Institutions: Schools

The Elementary Education Act of 1870 established the framework for the education of all children aged between 5 and 12. After 1880 attendance was made compulsory. Initially the schools were controlled by School Boards. A further Act in 1902 passed control to local education authorities – which in Surrey, as elsewhere, was the County Council.

From the 19th century there were also church schools, often known as National Schools, and other schools which had originally been set up as charities, like the London Orphan Asylum (now Reed’s School, Cobham). Various institutions, such as the Royal Philanthropic Society at Redhill, also cared for children who had fallen into a life of crime. Records of a wide range of Surrey schools are held at Surrey History Centre, Woking.

Click here to read about Stoatley Rough School, founded by Dr Hilde Lion in 1934.

4 thoughts on “Institutions: Schools”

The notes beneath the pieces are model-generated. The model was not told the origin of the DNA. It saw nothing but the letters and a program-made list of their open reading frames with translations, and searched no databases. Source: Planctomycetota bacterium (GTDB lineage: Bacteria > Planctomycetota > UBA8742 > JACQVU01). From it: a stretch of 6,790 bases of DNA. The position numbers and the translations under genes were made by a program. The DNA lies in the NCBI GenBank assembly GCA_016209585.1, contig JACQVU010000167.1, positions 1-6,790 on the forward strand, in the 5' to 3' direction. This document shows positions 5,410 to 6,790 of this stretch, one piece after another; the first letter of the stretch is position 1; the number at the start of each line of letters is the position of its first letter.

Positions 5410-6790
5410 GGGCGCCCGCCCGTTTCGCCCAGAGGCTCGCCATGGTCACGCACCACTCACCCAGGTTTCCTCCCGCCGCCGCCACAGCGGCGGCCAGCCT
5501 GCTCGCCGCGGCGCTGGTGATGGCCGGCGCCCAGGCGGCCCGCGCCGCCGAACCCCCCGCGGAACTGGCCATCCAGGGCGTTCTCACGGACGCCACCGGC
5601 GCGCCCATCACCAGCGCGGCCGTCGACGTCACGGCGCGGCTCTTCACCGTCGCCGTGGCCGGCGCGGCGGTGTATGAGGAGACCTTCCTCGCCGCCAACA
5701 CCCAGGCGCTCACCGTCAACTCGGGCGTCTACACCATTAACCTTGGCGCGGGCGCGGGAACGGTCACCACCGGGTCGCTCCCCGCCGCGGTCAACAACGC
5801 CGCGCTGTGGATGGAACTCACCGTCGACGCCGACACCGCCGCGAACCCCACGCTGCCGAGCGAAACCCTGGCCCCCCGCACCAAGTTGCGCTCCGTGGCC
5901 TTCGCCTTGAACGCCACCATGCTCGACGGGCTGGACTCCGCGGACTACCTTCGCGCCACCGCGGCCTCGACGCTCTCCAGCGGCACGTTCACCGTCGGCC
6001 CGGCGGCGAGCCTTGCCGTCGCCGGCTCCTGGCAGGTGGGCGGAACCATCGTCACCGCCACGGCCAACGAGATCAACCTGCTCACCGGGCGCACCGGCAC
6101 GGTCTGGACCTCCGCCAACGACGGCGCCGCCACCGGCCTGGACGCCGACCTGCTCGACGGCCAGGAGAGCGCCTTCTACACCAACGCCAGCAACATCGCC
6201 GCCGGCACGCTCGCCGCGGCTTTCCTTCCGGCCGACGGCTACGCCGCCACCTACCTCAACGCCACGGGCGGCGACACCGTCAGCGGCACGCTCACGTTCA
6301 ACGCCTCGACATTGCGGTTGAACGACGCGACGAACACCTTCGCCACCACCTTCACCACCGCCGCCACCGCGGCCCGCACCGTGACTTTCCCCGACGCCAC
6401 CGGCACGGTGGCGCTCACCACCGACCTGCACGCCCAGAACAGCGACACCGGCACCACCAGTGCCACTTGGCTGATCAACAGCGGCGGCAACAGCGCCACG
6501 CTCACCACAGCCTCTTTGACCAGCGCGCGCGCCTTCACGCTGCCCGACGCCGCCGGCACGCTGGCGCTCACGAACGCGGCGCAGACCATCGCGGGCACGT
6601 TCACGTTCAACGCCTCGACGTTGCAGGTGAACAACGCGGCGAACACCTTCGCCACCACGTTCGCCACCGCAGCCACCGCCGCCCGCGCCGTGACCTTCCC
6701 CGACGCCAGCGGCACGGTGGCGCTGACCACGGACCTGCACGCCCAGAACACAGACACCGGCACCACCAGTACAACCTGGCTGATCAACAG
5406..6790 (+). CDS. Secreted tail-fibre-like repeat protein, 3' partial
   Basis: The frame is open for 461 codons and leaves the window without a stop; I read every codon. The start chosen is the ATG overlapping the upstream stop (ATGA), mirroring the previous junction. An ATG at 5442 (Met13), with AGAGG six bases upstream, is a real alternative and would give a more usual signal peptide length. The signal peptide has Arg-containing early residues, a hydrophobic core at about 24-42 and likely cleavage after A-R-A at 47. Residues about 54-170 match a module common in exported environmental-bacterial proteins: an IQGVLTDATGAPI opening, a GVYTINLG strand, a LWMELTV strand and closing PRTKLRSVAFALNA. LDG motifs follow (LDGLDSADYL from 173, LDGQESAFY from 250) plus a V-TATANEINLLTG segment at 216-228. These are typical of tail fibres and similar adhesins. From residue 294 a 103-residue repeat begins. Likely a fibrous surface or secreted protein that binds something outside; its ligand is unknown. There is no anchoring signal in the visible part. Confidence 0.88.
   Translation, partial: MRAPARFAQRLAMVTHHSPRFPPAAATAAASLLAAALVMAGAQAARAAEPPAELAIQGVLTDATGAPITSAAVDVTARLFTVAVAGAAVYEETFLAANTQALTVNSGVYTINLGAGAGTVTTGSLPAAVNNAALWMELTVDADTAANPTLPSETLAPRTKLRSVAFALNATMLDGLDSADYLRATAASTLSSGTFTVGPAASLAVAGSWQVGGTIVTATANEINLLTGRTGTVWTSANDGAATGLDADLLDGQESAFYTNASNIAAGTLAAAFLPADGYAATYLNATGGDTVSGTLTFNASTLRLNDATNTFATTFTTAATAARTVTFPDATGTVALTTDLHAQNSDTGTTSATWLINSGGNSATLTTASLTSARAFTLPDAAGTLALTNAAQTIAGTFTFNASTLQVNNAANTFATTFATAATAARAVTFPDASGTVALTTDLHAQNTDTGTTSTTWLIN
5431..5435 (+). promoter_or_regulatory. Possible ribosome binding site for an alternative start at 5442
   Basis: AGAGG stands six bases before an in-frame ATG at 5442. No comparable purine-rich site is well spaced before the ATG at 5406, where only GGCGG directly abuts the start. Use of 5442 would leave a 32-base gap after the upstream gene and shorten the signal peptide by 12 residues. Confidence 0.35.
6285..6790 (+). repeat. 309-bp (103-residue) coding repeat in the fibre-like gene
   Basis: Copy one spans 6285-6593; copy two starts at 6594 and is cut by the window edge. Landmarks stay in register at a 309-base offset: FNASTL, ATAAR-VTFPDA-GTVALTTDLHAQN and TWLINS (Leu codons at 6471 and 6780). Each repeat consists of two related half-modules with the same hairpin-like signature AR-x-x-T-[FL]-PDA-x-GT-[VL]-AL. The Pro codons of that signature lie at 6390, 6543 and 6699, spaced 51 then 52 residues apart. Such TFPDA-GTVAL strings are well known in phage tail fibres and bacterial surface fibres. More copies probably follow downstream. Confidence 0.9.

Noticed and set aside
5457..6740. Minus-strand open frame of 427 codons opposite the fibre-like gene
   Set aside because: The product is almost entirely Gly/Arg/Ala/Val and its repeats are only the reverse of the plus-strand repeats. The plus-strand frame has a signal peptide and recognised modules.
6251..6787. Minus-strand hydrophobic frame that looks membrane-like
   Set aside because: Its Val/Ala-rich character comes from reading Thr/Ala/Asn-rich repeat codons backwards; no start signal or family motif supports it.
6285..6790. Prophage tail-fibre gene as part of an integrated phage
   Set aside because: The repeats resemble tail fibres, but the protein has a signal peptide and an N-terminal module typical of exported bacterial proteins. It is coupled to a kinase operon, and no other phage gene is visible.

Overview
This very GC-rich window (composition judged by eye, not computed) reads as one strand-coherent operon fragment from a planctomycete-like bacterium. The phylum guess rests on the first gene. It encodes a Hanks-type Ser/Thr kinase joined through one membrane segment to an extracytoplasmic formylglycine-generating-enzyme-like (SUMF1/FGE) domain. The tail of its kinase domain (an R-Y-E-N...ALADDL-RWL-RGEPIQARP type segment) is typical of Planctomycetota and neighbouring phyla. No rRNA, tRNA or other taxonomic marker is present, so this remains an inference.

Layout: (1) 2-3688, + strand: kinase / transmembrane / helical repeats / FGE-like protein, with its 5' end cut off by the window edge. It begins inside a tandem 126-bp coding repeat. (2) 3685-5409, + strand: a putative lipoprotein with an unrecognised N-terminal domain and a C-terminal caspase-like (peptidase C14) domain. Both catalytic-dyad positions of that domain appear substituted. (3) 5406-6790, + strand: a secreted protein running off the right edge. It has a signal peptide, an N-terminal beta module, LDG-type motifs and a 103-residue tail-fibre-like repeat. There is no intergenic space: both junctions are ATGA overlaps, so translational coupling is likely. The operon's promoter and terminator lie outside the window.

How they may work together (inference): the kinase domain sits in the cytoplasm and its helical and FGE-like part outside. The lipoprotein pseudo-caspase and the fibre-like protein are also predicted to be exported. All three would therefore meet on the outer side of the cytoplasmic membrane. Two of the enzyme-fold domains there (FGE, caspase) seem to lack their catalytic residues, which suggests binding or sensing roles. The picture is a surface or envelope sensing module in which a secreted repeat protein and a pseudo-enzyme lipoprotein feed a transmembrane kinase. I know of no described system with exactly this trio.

1. Jeanette Koll says:

    My mother was at Stoatley Rough in 1939 is it still open as a school to walk around ?

  2. John Bland says:

    The wife of Sir Robert Woolley Walden, Chairman of the Metropolitan Asylums Board 1913-19 who lived at Bella Vista, Warlingham (see my post under Warlingham) was Jessie. Her obituary in The Times of 11 October 1918 records that Jessie Walden was Governer of the Whyteleafe County School for Girls under the then Surrey Education Committee. Does this School still exist and do any records relating to the administration of the School pre 1918 survive.

  3. Annette Hughes says:

    Maybe the Old Whyteleafeans can help you, I know their book Semper Fidelis has a picture of the staff and governors at sports day 1914 but it doesn’t name anyone.
    They have a website:

  4. Annette Hughes says:

    I forgot to mention that the school closed in 1978 but the building is still there and it is now Whyteleafe Primary School.

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